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Police Investigate Death of 13-Year-old, Winnie Mandela Link

February 23, 1989

JOHANNESBURG, South Africa (AP) _ A shooting attack that killed a 13-year-old girl at her Soweto home may be linked to the controversy surrounding Winnie Mandela, police said Thursday.

The killing Wednesday night was the fourth in two months involving people connected to Mrs. Mandela and her unofficial bodyguards, known as the Mandela United soccer club.

Mrs. Mandela’s husband, jailed African National Congress leader Nelson Mandela, met for more than four hours Thursday with three anti-apartheid lawyers at a prison farm near Cape Town. One of the lawyers, Dullah Omar, said no details of the discussions would be disclosed.

Mrs. Mandela has denied media speculation that her 30-year marriage is in jeopardy because of her estrangement from major anti-apartheid groups.

Last week, leading anti-apartheid activists accused Mandela United members of conducting a ″reign of terror″ in the vast black township outside Johannesburg and said Mrs. Mandela should be ostracized.

Police said the Soweto girl, whose name was withheld, was killed when gunmen fired on her house with AK-47 rifles and set the dwelling aflame with a firebomb.

A few hours before the attack, a woman living in the house was detained in connection with the stabbing death last week of Maxwell Madondo, a member of the soccer club. Plice declined to identify the arrested woman.

″The possibility that the attack on the house may have a bearing on the murder of Mr. Madondo and is possibly a revenge attack is being investigated,″ police said.

Madondo’s body was found near the house that was firebombed. A former soccer club member, Andrew Ekaneng, has been charged in the killing.

Two other people with links to Mrs. Mandela and her bodyguards have been slain recently in Soweto.

Stompie Seipei, a 14-year-old activist, was allegedly beaten at the Mandela home by Mandela United members. His decomposed body was found in January. Two members of the soccer club have been charged in the slaying and the abduction and assault of three men.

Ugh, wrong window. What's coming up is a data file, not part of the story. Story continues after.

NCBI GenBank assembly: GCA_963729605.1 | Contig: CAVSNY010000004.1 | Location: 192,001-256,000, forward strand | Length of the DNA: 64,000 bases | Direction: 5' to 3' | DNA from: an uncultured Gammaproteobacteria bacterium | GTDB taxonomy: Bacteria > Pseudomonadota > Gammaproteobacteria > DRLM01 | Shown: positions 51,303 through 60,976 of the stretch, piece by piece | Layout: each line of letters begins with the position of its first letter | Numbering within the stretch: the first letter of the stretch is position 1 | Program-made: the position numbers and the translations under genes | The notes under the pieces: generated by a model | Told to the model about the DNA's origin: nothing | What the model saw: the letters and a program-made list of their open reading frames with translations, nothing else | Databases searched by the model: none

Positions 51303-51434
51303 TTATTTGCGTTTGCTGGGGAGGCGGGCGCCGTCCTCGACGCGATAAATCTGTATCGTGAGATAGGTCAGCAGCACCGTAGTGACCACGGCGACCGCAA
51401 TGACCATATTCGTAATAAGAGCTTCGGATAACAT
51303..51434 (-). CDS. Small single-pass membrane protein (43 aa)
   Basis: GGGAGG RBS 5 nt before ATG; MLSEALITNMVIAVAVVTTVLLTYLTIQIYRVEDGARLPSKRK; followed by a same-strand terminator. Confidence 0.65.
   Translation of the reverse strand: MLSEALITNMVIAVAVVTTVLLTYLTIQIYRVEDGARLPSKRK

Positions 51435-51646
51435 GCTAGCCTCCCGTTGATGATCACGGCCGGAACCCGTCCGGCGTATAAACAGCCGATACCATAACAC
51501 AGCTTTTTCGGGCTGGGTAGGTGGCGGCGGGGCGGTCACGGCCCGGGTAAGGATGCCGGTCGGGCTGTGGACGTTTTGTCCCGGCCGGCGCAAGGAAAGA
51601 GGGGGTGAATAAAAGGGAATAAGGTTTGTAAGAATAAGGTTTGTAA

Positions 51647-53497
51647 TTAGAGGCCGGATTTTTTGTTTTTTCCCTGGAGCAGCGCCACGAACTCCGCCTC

Dr. Abu Baker Asvat, an activist, was killed at his Soweto clinic last month. Two men have been charged in the shooting death, and police have said they believe the motive was robbery. However, Mrs. Mandela has suggested Asvat may have been killed because he had examined Seipei and other youths who she said were sexually molested by a Methodist minister in Soweto.

The Rev. Peter Storey, the senior Methodist official for the Johannesburg- Sow eto region, on Thursday reiterated the church’s denial of the sex allegations.

″The church particularly resents recent suggestions that it is involved in a conspiracy with the police to frame the Mandela United soccer team,″ he said.

Mrs. Mandela has denied complicity in any wrongdoing, has suggested that Seipei is still alive, and has asserted the controversy results from a campaign to discredit her.

In another development, police banned a rally Thursday intended to show solidarity with black detainees who have staged hunger strikes to protest being held without charge.

More than 300 people, mostly students, had gathered in an auditorium at the University of the Witwatersrand in Johannesburg when police officers entered the hall and said the meeting had been banned.

Student leaders, faculty members and administrators from at least five universities have fasted in support of the hunger strikers.

Hundreds of detainees have gone on hunger strikes at several prisons across the country over the past four weeks to demand that the government free them or charge them.